Electric scooters in Lyon vandalised by opponents
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Electric scooters have sprung up in numerous cities across France in recent months, but not everyone is a fan. In Lyon, opponents of the popular devices have begun spray-painting them pink and covering up the barcodes, preventing users from unlocking them.
Social media users shared photos of the vandalised scooters in early June.
Le #gang des tagueurs de #trottinettes toujours actif sur #Lyon. Ils rendent inutilisable ces engins en masquant le QR code (Cc @florentderue) pic.twitter.com/zfbyBmKkelJulien Damboise (@JDANDOU) 7 juin 2019
Visiblement la personne/groupe qui a fait ça a remis le couvert ce matin avec des Lime prises pour cible quelques rues plus loin pic.twitter.com/rqx8VllaQCFlorent Derue (@florentderue) 6 juin 2019
Social media users in Lyon, France posted photos of scooters whose barcodes had been covered by spray paint.
The latest scooter casualties highlight the division between proponents who see the devices as an environmentally-friendly alternative to cars and detractors who argue that they clutter streets and pose a safety risk to pedestrians.
In May, nearly two dozen electric scooters were fished out of the Saône River in Lyon, likely tossed in by frustrated locals.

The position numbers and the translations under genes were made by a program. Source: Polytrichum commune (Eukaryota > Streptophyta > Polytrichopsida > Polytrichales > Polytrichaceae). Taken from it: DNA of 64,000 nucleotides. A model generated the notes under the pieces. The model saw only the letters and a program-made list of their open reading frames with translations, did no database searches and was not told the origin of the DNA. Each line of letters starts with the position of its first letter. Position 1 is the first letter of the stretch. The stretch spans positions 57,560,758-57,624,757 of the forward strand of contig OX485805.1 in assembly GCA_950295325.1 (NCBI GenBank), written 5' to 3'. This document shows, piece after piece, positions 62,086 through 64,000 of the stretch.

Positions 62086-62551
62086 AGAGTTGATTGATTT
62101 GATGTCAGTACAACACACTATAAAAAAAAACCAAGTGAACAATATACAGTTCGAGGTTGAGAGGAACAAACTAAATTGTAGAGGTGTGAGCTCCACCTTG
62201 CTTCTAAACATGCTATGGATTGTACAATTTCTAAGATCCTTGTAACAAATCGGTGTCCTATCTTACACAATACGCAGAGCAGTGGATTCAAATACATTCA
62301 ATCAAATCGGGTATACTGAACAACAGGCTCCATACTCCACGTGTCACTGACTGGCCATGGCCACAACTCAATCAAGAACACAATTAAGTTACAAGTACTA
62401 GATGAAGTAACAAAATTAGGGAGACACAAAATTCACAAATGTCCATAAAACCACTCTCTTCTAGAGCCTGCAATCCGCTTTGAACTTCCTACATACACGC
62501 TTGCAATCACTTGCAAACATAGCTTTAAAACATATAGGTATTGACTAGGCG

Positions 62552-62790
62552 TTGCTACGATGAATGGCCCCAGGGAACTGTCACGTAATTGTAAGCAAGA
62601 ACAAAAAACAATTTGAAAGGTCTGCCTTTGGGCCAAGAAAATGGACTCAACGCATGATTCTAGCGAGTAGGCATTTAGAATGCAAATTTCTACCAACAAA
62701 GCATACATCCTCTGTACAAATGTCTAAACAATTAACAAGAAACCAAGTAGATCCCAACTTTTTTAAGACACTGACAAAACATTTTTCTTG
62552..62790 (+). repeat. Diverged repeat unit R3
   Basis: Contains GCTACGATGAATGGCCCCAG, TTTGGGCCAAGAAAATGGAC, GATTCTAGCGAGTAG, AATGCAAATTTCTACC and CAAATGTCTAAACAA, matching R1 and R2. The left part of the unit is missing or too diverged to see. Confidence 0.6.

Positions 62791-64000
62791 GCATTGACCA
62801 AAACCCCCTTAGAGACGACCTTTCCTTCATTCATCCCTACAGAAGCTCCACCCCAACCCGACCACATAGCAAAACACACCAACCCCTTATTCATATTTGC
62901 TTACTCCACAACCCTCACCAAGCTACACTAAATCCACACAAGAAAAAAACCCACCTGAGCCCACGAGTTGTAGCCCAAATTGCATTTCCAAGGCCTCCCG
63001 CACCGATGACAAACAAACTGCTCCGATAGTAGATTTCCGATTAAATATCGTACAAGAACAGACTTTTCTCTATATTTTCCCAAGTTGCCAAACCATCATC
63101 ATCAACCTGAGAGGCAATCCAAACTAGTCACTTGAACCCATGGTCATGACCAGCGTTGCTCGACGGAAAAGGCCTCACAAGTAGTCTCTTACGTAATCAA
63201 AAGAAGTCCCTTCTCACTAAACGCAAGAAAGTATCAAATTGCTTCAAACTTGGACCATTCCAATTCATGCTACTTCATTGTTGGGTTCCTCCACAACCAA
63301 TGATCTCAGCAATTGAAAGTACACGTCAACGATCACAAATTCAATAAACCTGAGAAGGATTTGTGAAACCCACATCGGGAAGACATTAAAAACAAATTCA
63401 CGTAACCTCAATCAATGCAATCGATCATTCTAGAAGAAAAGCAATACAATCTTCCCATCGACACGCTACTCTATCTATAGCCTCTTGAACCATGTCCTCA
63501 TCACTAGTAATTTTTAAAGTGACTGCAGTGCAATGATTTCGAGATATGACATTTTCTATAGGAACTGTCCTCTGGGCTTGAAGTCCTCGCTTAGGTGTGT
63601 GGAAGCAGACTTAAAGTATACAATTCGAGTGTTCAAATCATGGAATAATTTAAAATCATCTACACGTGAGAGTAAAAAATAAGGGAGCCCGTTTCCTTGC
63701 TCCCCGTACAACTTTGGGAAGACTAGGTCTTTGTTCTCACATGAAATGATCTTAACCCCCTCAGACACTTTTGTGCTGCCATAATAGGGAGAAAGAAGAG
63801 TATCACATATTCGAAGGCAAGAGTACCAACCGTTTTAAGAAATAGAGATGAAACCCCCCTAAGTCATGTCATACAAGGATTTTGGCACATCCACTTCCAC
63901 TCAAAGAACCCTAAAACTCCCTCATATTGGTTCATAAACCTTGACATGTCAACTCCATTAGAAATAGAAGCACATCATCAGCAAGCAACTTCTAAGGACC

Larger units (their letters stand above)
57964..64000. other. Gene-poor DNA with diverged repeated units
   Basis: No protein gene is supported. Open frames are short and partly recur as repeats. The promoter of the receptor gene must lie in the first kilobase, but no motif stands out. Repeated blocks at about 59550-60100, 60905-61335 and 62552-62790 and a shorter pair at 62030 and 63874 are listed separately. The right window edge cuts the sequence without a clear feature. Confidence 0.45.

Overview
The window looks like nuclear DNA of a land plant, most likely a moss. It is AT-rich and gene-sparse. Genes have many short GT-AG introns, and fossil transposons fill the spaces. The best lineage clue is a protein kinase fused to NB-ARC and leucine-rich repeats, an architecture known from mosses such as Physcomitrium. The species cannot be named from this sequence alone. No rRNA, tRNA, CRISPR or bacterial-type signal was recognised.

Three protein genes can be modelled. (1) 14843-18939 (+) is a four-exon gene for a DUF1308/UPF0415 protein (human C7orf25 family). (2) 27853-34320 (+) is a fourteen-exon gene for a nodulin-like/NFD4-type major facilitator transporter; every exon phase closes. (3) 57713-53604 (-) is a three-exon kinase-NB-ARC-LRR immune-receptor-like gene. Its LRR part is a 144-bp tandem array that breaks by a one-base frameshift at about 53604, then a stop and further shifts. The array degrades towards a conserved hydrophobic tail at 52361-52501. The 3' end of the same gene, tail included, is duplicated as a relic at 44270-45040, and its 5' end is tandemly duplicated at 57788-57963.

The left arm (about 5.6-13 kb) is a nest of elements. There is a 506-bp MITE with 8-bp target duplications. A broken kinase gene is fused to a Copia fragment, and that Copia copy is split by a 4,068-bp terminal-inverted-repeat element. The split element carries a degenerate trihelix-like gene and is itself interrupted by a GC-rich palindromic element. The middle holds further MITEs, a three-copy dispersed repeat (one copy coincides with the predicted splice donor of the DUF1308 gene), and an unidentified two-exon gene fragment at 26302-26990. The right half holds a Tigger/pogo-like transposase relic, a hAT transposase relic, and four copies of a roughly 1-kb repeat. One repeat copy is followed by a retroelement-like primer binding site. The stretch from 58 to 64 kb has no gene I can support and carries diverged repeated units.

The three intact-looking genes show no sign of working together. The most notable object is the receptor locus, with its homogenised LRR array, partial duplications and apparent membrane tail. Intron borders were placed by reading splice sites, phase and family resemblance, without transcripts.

Sea Shepherd France, an environmental group in Lyon, fished out 22 scooters from Saône River in May.
Paris tightens scooter regulation
In Paris, where scooters frequently compete with bikes and cars for space, authorities have begun tightening regulation. The devices will be banned from parks, and from being left on sidewalks, beginning in July. Mayor Anne Hidalgo also plans to limit the number of scooters in the capital by issuing licenses to two or three scooter operators. Twelve companies currently provide the service in Paris.
On June 10, a man was fatally struck by a van in Paris while riding an electric scooter. It was the second death involving scooters in France, after a pedestrian died after being hit by a scooter in the nearby surburb of Levallois-Perret.